If you are looking for opportunities to volunteer, and educate, or explore Seabrook Island, SC before the Master Naturalist Conference in October, please consider helping out with the first ever St. Christopher Camp & Conference Center Bioblitz.
If you are unaware of what a “Bioblitz” is, the goal is to identify as many organisms on the property as possible within the time period – midnight through till 5pm on APRIL 25th, 2015. They are doing this in conjunction with Seabrook Island Community, and local college biology/botany departments and will allow the public to come and view biologists at work with their dissecting scopes, and other instruments.
If you wish to help out, they are looking for teams of amateur and professional botanists, entomologists, herpetologists, mycologists, lichenologists etc… You get the drift. In addition to that, they are in desperate need for a support team from 8am through till 5pm, willing to help catalog findings, brew coffee, educate the public when they visit to observe or participate. If you are unable to volunteer the full day, then they would welcome help even if just for a couple of hours.
They are excited about the potential impacts of this event. These endeavors can turn in to wonderful public awareness and education opportunities, and the findings will also help St. Christopher in determining best management practices for their campus and surrounding maritime forest.
Please feel free to call David Gardner, Director of Environmental Education at (843-737-2729) or email firstname.lastname@example.org if you are interested, or have any questions.
You’re invited to attend a cogongrass workshop to learn more about the status of this invasive plant in South Carolina. Cogongrass is the worst invasive plant in the Southeast with the potential to devastate our natural forests. Cogongrass is listed as a federal noxious weed and has spread throughout the Southeastern United States. Luckily it hasn’t spread widely in SC yet. Let’s keep it that way!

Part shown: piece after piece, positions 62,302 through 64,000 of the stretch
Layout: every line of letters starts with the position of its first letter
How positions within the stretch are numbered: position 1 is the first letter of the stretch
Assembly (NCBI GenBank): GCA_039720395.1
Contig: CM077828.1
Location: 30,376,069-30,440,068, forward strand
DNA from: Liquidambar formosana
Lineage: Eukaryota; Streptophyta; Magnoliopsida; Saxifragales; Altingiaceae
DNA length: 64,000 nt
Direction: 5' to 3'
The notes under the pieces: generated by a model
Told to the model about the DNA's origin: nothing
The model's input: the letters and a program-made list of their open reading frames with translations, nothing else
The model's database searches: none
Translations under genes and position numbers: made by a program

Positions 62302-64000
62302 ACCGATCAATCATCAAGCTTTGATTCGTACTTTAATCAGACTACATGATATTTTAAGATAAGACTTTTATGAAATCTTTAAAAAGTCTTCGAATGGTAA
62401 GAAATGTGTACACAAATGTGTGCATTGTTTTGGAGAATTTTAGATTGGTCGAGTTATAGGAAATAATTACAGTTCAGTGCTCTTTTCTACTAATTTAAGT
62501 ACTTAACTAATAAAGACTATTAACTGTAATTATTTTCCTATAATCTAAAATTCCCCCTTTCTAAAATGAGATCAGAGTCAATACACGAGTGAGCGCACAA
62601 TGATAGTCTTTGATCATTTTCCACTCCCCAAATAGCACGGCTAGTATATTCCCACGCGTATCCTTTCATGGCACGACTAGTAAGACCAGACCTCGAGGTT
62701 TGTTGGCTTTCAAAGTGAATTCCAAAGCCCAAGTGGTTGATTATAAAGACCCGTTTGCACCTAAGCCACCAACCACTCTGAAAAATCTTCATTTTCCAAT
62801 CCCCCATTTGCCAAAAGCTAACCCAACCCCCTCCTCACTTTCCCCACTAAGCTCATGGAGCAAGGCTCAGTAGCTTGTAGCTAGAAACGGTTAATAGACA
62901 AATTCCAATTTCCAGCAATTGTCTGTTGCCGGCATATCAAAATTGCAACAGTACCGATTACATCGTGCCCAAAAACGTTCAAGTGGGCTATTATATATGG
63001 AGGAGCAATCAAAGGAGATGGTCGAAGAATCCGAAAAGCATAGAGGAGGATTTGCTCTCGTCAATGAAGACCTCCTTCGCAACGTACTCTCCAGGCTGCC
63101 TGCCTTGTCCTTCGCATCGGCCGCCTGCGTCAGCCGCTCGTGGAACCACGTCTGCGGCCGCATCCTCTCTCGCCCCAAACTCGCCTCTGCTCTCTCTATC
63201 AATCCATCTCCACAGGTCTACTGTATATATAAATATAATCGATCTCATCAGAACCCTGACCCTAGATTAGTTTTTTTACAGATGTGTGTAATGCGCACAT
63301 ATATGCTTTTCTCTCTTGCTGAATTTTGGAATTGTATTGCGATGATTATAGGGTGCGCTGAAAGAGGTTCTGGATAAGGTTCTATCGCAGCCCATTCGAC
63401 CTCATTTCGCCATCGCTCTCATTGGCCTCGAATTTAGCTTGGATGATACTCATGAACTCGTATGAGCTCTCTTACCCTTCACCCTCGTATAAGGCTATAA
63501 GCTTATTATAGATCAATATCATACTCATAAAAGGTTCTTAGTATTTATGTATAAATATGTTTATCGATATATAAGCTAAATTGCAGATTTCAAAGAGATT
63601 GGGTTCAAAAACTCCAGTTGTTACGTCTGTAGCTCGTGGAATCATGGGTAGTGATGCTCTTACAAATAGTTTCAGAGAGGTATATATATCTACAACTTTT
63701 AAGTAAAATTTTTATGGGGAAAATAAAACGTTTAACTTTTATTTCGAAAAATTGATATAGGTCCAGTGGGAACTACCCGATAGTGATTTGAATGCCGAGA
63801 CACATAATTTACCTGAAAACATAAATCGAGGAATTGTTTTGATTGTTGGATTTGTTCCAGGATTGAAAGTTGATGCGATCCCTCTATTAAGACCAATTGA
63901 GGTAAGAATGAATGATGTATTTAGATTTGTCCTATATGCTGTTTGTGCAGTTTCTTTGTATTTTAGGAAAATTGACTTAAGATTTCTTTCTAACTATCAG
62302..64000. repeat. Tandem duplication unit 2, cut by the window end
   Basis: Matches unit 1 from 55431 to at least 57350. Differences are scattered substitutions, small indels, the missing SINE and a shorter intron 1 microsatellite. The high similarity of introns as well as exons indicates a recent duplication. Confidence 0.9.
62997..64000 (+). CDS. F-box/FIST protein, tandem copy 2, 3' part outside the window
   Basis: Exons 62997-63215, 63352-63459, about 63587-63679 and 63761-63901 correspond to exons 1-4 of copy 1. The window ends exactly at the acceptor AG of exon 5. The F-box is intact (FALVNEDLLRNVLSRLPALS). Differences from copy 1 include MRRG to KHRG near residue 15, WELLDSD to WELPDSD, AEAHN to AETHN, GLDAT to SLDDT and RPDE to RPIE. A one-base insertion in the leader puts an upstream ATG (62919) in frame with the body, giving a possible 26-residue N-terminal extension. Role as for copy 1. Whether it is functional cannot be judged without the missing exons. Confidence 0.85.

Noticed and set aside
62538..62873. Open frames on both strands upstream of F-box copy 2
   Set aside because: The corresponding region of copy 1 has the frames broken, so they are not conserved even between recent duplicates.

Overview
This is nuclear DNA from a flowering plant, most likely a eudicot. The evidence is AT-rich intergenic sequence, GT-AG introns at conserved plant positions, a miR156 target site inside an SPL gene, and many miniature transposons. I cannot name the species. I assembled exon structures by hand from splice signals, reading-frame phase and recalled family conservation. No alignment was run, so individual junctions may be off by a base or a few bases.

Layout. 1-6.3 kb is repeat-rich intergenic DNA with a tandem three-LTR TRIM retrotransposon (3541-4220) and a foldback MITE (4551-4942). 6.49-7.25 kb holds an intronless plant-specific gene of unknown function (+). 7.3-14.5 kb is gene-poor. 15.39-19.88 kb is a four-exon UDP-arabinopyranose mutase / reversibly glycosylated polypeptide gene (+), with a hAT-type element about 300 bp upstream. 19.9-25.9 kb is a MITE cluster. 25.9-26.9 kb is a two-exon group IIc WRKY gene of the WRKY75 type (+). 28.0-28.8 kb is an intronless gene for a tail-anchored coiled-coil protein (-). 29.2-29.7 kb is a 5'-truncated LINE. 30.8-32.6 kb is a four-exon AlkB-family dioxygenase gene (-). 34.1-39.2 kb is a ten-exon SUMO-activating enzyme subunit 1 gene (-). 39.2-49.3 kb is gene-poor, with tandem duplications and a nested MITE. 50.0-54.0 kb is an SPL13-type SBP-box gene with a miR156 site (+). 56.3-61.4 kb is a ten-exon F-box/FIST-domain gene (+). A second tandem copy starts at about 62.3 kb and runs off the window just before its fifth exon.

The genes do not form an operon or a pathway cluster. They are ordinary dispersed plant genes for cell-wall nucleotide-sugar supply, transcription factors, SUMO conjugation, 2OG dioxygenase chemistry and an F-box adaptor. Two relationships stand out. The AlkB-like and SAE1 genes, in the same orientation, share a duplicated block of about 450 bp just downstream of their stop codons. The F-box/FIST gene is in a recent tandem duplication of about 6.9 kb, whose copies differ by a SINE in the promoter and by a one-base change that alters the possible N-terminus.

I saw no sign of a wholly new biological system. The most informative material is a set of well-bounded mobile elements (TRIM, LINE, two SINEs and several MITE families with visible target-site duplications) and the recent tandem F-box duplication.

Sewee Visitor and Environmental Education Center / 5821 N Highway 17 / Awendaw, SC 29429
Free, lunch provided by SC Exotic Pest Plant Council
Please register by April 30th by contacting email@example.com
Click the link below for a flyer that can allow for you to help spread the good word too!
The Charleston County Parks teach marine science programs to hundreds of students every year. The agency relies on the help of many talented volunteers to assist park staff in giving children an enjoyable experience at the beach. Join us on March 23rd at Folly Beach County Park to learn a bit about our beach programs. We will pull a seine net, identify local fish and shells, and introduce you to volunteer opportunities with the Environmental Education Team.
The Environmental Education Team will accept 10 participants on the CMNA Sign-Up-Genius (look for this in the next few days) OR sign up online at this link.
This will count towards an hour of advanced training!
Are you interested in learning more about marine debris issues such as abandoned vessels and ghost crab traps? Want to understand how to use technologies to report abandoned vessels and other marine debris items you find? Would you like to volunteer during our Clean Marine Disposal Event on April 24-26th in Charleston County that will target unwanted boating and fishing gear? If you answered “yes”, then join the South Carolina Sea Grant Consortium, South Carolina Department of Health and Environmental Control-Office of Ocean and Coastal Resource Management and community partners for a volunteer training on March 12th from 3 PM – 7 PM at the Marine Resources Division of the Department of Natural Resources.
The training is FREE but you must register by March 6th. To learn more about the volunteer training and to register, please see the attached flyer or visit our website: http://www.scseagrant.org/content/?cid=804. You can also friend us on Facebook and receive updates www.facebook.com/cleanmarinesc! Questions? Contact EV Bell at firstname.lastname@example.org.